They don't want to be the massive risk-taker. They didn't build their business off of doing things in the craziest possible way. It built his business off of being reliable and being trustworthy. So then we need to come across as a reliable and trustworthy vendor to them. So we need to tell them-- hey, yes you are doing something cutting edge but not bleeding edge and yes it is going to be difficult. Well our experience allows us to do a little bit of hand holding through that process so that if you, all you need to say is self-driving cars will be a part of your solution for your customers 10 years from now. And if we can agree on that base statement then it's our company's job to find a way to walk you through that chasm of your own. That technology chasm you have over the next year.
Kyle: More people are being more aware of the product and technology and the concept as well. But how do you even get your first customer? Cause what you said, reliability is pretty critical. And if you don't have any customers, you're in a technology that no one's used, you don't have any customers and you're trying to get your very first ones. How are you getting through to the first folks who don't have any social proof for you to point to? They're gonna trust that you're reliable and can actually add value to them.
How did you even get your first customer?
Adriel: Yeah, that's a great question. When we launched the company, it was January 30th, 2018 and we did a big launch where we did a real autonomous delivery in San Mateo, California, and there's a big whole press event and we drove two miles fully self-driving, dropped off a couple of groceries, went home, all this press came out. The next day I come into the office, I've gotten missed calls from a senior vice president at some of the biggest retailers in the world. This calls from some clients worth tens of billions of dollars, they're all like, how can we get this into our campus, our system, cities are calling me for the next week. I would bring this to Los Angeles or Miami or whatever else it is. We thought it was game over a piece of cake. All of that next month spent time together, these fancy proposals and figuring out, hey, can we charge them a million or 2 million and what can we do here?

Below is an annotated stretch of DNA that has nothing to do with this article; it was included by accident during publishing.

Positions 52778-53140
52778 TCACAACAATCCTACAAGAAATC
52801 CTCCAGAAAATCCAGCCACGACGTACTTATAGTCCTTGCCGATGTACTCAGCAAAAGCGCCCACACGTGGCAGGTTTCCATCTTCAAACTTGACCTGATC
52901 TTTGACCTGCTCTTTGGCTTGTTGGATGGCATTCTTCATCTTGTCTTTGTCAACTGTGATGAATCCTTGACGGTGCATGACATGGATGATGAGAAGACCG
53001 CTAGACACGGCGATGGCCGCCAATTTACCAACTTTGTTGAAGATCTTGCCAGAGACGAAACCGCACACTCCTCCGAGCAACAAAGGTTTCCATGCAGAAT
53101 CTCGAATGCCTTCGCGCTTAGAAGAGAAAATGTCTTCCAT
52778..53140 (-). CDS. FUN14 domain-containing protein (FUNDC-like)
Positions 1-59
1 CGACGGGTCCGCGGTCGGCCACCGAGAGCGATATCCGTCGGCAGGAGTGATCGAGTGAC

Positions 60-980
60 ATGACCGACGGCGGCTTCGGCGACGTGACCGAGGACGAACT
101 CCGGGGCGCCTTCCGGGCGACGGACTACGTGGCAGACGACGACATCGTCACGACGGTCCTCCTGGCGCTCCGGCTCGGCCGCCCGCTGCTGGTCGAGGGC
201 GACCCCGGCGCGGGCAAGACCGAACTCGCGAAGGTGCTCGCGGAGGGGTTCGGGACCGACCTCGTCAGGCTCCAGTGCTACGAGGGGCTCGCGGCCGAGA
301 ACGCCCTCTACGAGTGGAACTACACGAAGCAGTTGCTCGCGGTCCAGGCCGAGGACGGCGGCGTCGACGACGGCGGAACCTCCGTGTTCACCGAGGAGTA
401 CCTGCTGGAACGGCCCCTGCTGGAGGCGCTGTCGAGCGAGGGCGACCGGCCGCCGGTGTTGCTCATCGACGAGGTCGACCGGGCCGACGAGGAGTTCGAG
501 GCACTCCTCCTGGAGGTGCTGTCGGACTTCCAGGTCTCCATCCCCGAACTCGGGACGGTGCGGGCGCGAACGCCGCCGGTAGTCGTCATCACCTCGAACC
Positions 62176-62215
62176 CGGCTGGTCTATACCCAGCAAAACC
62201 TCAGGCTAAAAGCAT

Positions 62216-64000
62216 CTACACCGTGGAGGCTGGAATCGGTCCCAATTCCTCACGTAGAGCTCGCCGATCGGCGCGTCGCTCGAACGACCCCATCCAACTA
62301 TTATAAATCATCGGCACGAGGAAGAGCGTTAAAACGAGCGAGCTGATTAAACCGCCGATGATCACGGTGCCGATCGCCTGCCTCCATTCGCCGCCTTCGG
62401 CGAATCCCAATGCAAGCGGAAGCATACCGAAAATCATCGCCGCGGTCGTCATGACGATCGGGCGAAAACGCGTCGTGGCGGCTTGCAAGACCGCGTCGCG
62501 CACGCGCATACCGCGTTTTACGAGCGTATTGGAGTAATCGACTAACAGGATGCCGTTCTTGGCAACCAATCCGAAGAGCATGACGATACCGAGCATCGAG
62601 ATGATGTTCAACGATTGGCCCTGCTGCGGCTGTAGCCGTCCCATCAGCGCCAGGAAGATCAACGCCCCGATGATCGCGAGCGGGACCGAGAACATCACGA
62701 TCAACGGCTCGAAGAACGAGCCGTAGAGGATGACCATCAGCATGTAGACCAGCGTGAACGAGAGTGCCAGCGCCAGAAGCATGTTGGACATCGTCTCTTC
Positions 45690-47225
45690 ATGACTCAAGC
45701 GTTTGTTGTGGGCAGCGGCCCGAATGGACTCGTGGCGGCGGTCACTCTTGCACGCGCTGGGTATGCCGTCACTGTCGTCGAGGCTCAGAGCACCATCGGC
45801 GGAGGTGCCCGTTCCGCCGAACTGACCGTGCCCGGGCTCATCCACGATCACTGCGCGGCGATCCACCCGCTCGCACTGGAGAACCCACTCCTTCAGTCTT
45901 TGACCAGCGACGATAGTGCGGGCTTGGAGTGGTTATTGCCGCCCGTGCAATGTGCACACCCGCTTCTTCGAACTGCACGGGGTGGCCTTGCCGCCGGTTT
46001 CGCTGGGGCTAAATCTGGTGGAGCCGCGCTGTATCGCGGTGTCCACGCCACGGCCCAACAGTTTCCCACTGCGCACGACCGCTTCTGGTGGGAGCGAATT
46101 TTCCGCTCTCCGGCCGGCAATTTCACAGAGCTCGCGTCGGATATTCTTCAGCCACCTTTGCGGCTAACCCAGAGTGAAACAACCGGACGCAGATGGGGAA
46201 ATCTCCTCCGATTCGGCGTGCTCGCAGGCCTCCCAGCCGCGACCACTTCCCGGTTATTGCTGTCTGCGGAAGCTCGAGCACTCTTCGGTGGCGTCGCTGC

And then we passed two these fast a month past and we realized we learned actually nothing over the last month about our products. We weren't able to grow it at all. We weren't able to get smarter, we weren't able to have better conversations around the clients. We weren't able to give examples. And not only that, but to close any deal of value in new technology or not, it can take many, many, many months. So our options are either A sit around and wait until a client loves our smooth talking salesperson enough or we really magically got something right on the first try or B go build that credibility.
So when I actually did was after a little bit of frustration after five or six weeks of kind of just sitting around and nothing happening dreaming that one day I might, I went for a walk, just kind of frustrated to clear my head and I started walking past all these restaurants.
So I just walked into one small business at a time. So I told them what we did. I told them we would love to do some deliveries for them. It's our first few clients. We're not Walmart or HEB or XL Parts because they didn't want to take a bet on somebody who was never done anything before. Our first few clients and big shout out to them was Yangon Burmese restaurants in Burlington California. And it was LaGuna florists on the corner of Broadway and LaGuna in Burlingame and it was all these little restaurants and cafes, those Tessera Sera, the vegan cookie shop. It was all these little businesses that we got to do over a thousand deliveries for that paid us, you know, low amounts, three Backhause Bread, hate us $3 to do deliveries around all their customers delivering bread around every Thursday afternoon.